Laurie Watson was a professional juggler and psychic. Her days were usually spent creating these incredible wrap-around belts called "love whips," which were made out of leather, snakeskin, and beads. They often ended up around the waists of people like Stevie Ray Vaughan, and were referenced by Rev. Horton Heat in a song on his first album. Watson would stand on the sidewalk at night and juggle flaming bowling pins, and her younger brother "Timo" was often seen gliding down Commerce on his long board. (Tim, who died in a motorcycle accident earlier this year, poured beer on the nights of art openings.) Laurie would read everybody's tarot cards and once stayed up all night doing naked yoga on the roof of the building with Michael Stipe. Her karma was in pretty good shape. It was nice having her around.
You couldn't think of a more perfect name for lighting tech and house electrician: Ray Watkowski. A ruddy bloke with jacked up choppers and the legs of an ostrich, Watkowski looked from a distance like a thinner version of Johnny Lydon. Ray lived in a tiny loft space above the backstage area, and often walked around during the daytime in a natty bathrobe and slippers. He was usually the first guy that touring bands would encounter when they arrived in the afternoon for sound check. Watkowski rolled his cigarettes by hand and listened to cassette tapes of old jazz music. His lighting booth was my favorite place to sit during an extremely crowded show.
You probably know Jim Heath best as "Rev. Horton Heat". Before that, Heath was a guitarist in a local band called The Polytones. Jim also owned a PA system, which he left set up inside the Theatre Gallery. He certainly wasn't a soundman by trade, but fell into the gig by proximity and circumstance. Heath ran the PA for many of the younger bands because nobody else knew how to do it. When he quit The Polytones and started his solo career, he turned the tech reins over to an engineer named Creighton Curlee; perhaps best known as the owner of the monitor console that Kurt Cobain destroyed at Trees.
Before landing at the Theatre Gallery, I was a 23-year teenager with a very limited skill set. Great at playing air guitar and rolling joints, but couldn't find anybody to pay me to do it. I mowed lawns and sold cable TV subscriptions door-to-door to scrounge money for weed. What a loser.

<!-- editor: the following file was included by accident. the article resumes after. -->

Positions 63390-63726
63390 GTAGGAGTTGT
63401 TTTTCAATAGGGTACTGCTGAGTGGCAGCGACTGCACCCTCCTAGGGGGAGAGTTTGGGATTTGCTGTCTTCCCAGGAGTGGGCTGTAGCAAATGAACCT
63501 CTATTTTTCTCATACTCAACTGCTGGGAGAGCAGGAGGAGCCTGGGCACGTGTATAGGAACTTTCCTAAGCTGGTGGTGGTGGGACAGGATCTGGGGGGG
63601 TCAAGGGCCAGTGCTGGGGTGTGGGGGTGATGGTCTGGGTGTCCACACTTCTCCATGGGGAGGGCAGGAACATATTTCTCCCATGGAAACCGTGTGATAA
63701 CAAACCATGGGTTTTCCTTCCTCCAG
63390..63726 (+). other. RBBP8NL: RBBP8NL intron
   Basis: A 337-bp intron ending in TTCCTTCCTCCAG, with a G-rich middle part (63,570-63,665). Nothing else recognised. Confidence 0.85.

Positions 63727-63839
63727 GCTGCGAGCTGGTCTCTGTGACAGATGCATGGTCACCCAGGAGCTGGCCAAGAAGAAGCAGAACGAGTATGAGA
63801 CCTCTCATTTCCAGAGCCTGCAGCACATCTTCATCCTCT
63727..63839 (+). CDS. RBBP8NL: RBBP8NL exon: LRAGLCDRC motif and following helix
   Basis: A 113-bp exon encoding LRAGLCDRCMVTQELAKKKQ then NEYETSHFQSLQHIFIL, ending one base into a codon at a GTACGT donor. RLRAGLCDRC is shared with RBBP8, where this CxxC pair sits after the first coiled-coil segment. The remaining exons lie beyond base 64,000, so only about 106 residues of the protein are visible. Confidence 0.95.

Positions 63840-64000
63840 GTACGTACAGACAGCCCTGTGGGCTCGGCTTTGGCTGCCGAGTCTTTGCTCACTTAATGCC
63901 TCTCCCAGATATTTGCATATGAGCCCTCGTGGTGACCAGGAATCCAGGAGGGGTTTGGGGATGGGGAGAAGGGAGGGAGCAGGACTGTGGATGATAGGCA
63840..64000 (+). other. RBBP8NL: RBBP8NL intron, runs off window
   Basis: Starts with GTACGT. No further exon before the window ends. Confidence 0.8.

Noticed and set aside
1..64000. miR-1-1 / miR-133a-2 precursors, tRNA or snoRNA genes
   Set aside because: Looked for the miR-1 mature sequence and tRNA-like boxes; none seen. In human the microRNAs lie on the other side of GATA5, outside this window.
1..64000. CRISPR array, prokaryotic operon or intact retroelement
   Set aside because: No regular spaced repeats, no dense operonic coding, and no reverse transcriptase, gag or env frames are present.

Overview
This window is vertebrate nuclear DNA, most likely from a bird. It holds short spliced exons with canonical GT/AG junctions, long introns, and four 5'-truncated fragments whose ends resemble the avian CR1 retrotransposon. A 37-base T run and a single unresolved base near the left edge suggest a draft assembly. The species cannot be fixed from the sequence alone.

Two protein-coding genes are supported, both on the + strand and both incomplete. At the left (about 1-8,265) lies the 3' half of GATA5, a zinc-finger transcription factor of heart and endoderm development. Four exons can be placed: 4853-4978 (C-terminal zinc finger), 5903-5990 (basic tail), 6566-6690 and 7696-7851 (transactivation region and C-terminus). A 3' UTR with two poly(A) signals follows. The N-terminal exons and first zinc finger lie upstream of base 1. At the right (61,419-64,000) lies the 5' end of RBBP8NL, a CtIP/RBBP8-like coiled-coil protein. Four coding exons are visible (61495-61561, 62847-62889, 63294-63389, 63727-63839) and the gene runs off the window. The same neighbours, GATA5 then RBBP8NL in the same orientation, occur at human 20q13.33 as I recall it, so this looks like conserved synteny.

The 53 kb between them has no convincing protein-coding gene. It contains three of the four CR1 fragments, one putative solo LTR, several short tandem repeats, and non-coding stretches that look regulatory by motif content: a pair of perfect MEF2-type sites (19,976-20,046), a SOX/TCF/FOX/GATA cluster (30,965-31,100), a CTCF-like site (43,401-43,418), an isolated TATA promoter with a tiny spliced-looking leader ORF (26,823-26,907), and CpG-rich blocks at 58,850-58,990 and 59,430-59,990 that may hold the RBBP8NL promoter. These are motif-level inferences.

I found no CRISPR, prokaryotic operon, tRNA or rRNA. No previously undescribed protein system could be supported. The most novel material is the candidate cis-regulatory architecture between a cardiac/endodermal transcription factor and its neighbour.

Then I saw a classified ad in Buddy Magazine for a band seeking a bass player. They were called Group Six. I had never played bass before, but Bill Wisener offered to buy one so I could try out for the band. I was surprised when they asked me back to another rehearsal. The guys in the group were at least ten years older and had wives, kids and jobs; I was often seen wearing pajamas in broad daylight. A loner and a stoner. We didn't have much in common with each other.
Then one Sunday night KZEW DJ George Gimarc played a song from our demo tape on "The Rock and Roll Alternative". Actually hearing my band on the radio gave me a sudden sense of possibility. The next day I took it upon myself to go out and hustle the band up some gigs to play.
In May of '85, I walked into the Theatre Gallery space and introduced myself to Russell Hobbs. Without even listening to our demo tape, he said, "Yeah, man... come down and play after one of our art openings. We're having one in three weeks."
I immediately went home to call all of the guys and tell them the good news about our gig; it felt good to be contributing more than just fake bass parts. Then singer/guitarist Mark Veale dropped a bomb on my head: he was breaking up the band.
Fuck! What was I going to tell this Jim Morrison-lookin' art gallery dude? This was booty.
I rehearsed my story on the drive back downtown. "Dude, I don't know how to tell you this..."
Russ didn't even give it a second thought. "Wow, bummer. Man, why don't you just hang out here and book the bands to play in our back room?"
To this day I have no idea what prompted him to say it. No one had ever offered me a job doing anything. Not waiting around to see if this guy was gonna change his mind, I went to Target and bought a calendar notebook and bag of Bic ballpoint pens and got to work that night. Within a month, I pieced together a schedule that included basically every musician that I knew.
I was born at Baylor Hospital in 1962; a slingshot and rock away from 2808 Commerce St. My personal trajectory started on the outskirts of Deep Ellum and had then returned there 23 years later.
Life was starting over again. For once I felt useful. Theatre Gallery was my new home.